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I am using Fedora 20 on two machines.

Having read about the Shellshock vulnerability, just now at 1100ish UTC on September 26th 2014, in UK, after a yum update bash to protect against it, I tried this recommended testmodes:

env x='() { :;}; echo vulnerable' bash -c "echo this is a test"

and, in both user and su modes, got this result on one machine:

bash: warning: x: ignoring function definition attempt
bash: error importing function definition for 'x'
this is a test

On the other I got simply:

this is a test

Please: have I succeeded on both machines, or should I worry?


In response to @terdon's comment I got this result:

[Harry@localhost]~% env X='() { (a)=>\' bash -c "echo echo vuln"; [[ "$(cat echo)" == "vuln" ]] && echo "still vulnerable :("
echo vuln
cat: echo: No such file or directory
[Harry@localhost]~%

Not sure what it means, though.


Just to make it clear, I am puzzled by the warning, and also the differences between the two machines. I have had another close look at the warning message. It might be that, on the machine without the error message, I entered the command with "copy and paste": on the other I typed it in and got the warning, and I now see that the warning quotes the final 'x' as `x' (note the "back tick"). That machine has an american keyboard that I cannot yet change to UK layout, but there is another question entirely.

Pursuing this on the 'net this LinuxQuestions.org thread discusses it and it appears that both are safe.

  • 6
    Please post the output of env X='() { (a)=>\' bash -c "echo echo vuln"; [[ "$(cat echo)" == "vuln" ]] && echo "still vulnerable :(". This should check whether you are still vulnerable to the newer CVE-2014-7169. – terdon Sep 26 '14 at 11:44
  • As far as I understood your question correctly you are asking why in one case the warning is displayed and in the other case not. Right? – Chrispie Sep 26 '14 at 13:01
  • You should clarify in your question, that you are interested in the meaning of the BASH-warning and not in the general mechanics of the "Shellshock Test-command". – Chrispie Sep 26 '14 at 13:11
  • Thanks Chrispie, yes, as well as reassurance that I have cured the vulnerability, I am puzzled by the warning. It might be that, on one machine I entered the command with "copy and paste", no warning: on the other I typed it in and got the warning, and I see that, there the warning quotes the 'x' as `x' (note the "back tick"). That machine has an american keyboard that I cannot yet change to UK layout. – Harry Weston Sep 26 '14 at 13:12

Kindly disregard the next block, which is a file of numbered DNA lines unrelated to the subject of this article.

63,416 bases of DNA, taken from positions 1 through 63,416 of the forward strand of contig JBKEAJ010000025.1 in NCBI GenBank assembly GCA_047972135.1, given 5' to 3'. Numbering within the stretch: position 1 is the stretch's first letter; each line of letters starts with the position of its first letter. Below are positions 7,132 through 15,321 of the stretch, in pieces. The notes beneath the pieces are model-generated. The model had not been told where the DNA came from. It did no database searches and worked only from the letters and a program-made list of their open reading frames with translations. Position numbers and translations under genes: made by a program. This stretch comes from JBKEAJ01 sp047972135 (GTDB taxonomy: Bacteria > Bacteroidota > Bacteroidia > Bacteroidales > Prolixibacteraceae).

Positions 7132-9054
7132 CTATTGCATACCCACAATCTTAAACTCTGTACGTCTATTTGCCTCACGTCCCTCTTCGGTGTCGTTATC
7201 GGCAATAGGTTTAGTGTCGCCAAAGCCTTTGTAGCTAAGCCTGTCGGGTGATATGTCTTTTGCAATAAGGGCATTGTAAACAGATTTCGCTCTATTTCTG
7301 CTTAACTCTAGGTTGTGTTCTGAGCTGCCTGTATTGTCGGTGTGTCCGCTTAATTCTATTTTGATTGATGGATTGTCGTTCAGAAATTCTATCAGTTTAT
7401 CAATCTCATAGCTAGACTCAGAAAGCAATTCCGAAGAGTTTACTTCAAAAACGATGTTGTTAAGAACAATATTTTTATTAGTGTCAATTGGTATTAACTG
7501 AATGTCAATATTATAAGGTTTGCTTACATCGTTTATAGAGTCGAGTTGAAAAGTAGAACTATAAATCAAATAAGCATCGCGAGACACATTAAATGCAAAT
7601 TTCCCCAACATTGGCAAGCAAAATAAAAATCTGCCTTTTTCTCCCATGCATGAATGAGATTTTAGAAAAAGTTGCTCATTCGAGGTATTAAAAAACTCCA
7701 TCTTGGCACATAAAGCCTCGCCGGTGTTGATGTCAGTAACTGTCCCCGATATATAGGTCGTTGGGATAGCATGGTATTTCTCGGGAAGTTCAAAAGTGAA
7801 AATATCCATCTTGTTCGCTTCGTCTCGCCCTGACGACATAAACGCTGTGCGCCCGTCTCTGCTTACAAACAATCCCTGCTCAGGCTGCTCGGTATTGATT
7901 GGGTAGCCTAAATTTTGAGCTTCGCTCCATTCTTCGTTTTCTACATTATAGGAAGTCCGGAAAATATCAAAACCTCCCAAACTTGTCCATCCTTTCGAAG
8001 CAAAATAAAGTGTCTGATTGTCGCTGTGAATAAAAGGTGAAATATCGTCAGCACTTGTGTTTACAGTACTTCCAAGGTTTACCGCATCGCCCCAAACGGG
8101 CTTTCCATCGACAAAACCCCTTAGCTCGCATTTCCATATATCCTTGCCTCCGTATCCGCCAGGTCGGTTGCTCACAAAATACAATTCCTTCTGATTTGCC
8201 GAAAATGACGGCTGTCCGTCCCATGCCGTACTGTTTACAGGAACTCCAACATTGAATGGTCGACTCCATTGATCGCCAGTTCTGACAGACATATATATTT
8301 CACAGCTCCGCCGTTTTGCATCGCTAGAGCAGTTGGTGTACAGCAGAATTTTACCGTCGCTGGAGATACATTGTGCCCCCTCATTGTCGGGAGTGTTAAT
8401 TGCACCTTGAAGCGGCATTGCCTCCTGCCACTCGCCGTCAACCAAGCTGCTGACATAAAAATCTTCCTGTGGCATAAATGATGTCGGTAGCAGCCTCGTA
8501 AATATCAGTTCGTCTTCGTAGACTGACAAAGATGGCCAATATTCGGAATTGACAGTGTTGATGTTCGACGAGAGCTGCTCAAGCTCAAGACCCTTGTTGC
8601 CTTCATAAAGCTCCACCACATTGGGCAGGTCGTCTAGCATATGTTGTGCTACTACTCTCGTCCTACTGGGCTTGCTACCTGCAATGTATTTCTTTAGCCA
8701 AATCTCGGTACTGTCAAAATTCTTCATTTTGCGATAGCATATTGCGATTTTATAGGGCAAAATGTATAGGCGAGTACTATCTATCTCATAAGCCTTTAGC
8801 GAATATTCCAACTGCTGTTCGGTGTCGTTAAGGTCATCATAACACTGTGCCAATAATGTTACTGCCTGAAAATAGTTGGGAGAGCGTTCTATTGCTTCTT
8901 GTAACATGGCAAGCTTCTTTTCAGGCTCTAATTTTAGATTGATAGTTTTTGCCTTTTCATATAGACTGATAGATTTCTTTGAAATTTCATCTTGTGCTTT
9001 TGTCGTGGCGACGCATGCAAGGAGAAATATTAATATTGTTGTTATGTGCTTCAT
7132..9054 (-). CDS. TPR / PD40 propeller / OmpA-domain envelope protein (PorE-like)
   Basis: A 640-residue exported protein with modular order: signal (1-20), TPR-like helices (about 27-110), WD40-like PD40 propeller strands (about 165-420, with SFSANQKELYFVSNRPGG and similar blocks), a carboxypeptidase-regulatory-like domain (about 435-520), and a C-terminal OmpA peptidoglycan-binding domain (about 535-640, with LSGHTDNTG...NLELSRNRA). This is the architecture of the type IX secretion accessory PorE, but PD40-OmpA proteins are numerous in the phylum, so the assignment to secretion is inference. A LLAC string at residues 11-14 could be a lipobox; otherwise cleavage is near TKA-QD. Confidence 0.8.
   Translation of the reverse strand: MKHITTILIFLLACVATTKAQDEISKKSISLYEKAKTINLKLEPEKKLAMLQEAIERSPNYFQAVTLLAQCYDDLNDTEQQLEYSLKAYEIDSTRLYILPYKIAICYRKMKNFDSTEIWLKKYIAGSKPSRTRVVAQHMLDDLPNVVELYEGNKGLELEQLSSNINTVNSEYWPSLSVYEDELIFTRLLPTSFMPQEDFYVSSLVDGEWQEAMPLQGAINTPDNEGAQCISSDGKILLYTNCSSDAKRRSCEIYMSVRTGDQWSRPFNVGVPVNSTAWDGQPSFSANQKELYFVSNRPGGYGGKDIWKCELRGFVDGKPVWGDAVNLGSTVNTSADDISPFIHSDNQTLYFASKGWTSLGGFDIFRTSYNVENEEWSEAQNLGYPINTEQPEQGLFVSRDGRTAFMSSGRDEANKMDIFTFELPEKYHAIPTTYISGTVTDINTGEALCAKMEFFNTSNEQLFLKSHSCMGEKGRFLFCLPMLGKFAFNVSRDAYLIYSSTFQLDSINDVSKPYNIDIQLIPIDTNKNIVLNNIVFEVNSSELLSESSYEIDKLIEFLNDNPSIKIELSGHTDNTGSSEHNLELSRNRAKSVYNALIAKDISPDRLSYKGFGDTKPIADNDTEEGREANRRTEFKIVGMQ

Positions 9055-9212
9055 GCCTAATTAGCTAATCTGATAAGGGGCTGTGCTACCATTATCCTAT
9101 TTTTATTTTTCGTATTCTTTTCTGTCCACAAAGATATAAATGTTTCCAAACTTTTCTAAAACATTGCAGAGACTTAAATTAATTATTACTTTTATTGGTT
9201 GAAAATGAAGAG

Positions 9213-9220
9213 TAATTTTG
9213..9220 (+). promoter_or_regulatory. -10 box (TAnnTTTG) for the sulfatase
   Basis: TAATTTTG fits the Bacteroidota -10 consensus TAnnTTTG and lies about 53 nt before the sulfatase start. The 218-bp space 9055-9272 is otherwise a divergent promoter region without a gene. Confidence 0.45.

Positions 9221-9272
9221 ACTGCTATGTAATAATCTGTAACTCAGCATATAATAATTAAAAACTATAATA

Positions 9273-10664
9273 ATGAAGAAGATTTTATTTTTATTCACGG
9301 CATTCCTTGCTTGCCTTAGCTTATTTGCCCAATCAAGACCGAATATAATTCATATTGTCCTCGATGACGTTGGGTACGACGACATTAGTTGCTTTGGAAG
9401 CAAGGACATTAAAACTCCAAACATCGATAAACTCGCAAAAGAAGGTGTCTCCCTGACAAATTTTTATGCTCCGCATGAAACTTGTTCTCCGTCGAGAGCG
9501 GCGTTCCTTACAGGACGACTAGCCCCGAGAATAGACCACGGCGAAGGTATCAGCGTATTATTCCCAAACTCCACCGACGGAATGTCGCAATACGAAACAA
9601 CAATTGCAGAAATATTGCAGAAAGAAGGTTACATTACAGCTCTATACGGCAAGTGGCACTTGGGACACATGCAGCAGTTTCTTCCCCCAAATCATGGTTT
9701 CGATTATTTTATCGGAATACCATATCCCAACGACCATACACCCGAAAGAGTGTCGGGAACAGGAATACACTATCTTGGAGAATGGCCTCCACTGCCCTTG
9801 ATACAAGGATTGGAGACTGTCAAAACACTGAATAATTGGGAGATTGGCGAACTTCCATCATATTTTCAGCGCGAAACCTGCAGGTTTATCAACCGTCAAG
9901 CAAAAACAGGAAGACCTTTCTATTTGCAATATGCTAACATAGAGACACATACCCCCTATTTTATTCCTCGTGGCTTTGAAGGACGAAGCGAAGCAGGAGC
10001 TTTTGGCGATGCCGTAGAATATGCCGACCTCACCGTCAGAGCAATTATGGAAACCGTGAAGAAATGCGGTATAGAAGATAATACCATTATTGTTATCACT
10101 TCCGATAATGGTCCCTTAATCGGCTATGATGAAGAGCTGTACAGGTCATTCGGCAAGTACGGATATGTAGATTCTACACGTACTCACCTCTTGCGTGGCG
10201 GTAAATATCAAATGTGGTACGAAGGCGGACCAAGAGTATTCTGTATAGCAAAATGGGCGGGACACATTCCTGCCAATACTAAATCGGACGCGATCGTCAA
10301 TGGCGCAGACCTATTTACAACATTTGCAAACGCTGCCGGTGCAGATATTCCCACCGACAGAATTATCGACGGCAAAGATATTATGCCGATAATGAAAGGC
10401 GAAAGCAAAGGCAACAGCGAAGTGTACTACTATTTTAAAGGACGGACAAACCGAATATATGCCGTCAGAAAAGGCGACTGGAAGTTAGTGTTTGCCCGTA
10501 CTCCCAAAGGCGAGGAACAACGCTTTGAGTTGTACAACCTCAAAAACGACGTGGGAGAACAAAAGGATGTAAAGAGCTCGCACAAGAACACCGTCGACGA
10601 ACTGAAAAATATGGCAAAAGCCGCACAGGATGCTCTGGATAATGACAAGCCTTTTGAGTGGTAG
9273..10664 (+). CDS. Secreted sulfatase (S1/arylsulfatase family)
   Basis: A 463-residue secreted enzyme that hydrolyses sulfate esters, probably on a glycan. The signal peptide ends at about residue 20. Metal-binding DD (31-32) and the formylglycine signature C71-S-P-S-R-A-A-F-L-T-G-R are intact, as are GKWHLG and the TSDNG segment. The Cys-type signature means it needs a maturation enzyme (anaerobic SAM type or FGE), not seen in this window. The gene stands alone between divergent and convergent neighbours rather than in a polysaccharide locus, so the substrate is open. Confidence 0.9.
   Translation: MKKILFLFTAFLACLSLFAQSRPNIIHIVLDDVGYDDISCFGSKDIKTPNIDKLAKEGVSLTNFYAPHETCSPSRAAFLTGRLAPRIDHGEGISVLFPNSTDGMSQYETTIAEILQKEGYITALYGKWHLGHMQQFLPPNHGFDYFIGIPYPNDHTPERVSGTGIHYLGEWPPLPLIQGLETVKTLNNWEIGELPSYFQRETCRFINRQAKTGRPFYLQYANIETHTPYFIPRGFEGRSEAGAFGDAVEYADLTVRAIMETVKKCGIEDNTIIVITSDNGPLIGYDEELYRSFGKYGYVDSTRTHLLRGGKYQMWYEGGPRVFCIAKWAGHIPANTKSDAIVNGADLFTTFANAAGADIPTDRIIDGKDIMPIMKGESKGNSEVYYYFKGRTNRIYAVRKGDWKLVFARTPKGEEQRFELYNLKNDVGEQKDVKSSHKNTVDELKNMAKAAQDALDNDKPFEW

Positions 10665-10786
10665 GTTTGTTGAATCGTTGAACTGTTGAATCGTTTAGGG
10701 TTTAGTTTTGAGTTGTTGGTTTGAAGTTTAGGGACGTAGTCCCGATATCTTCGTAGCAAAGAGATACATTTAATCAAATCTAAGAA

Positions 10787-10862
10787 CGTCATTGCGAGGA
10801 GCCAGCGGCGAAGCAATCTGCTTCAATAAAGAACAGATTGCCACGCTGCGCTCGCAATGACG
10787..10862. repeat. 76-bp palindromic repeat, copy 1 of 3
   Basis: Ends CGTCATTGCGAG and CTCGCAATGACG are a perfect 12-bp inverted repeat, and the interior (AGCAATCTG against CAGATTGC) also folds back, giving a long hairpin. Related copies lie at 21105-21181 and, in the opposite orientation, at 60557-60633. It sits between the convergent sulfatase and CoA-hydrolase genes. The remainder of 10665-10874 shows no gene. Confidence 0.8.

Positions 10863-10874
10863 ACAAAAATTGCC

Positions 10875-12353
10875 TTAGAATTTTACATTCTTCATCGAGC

• Comments crossed, sorry. I thought it was implicit in my question that I would have liked answers to both of these. Perhaps answers to both would have been quicker and easier than wondering which I was asking. – Harry Weston Sep 26 '14 at 13:15
7

You have done it right.
Your systems are secure and not vulnerable from this exploit.

If your system would not be secure, the output of the command would be:

vulnerable
this is a test

but since your output is

bash: warning: x: ignoring function definition attempt
bash: error importing function definition for 'x'
this is a test

you are safe.

If you did this yesterday, please consider running yum update bash today, too as the fix from yesterday is not as good as the one released today.


EDIT (as OP requested more information)

I can also calm you on the newer vulnerablility. Your system already has the new fix installed.

If you'd had the output

echo vuln
still vulnerable :(

you'd be still vulnerable.

Now I cannot give you answer to how the exploit exactly works, I mean by that that I cannot tell you what exactly happens and what the differences are between the first and the second exploit. But I can give you a simplified answer to how the expoit works.

env X='() { (a)=>\' bash -c "echo echo vuln"; [[ "$(cat echo)" == "vuln" ]] && echo "still vulnerable :("
"Does nothing else" than saving a bit of executable code in an environmental variable that will be executed every time you start a bash-shell.
And a bash-shell is started easily/often. Not only by yourself but also a lot of programs need a bash to fulfill theyr work. Like CGI for example.

If you would like to have some deeper read about this exploit, here is a link to red hats security blog: https://securityblog.redhat.com/2014/09/24/bash-specially-crafted-environment-variables-code-injection-attack/

  • Thanks, Warren young, for that. I included the time "1100ish UTC on September 26th 2014, in UK" in my question to take account of this possibility. So, please, is there a later update? I have not yet marked an answer as accepted, as none have explained the error message. – Harry Weston Sep 26 '14 at 13:05
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    Thanks derty. The reference you quote to "red hats security blog" is where I copied the fix from originally. – Harry Weston Sep 26 '14 at 15:42
3

If it wasn't fixed you should have read vulnerable after both attempts.

1

The first output is that of a fixed bash. The second one doesn't show the warning added by the patch fix, but shows correct behavior (it isn't vulnerable). Maybe the second machine isn't really using bash, or the distribution used a slightly different patch (eg. one disabling exportable functions). Can you provide the output of bash --version for both machines?

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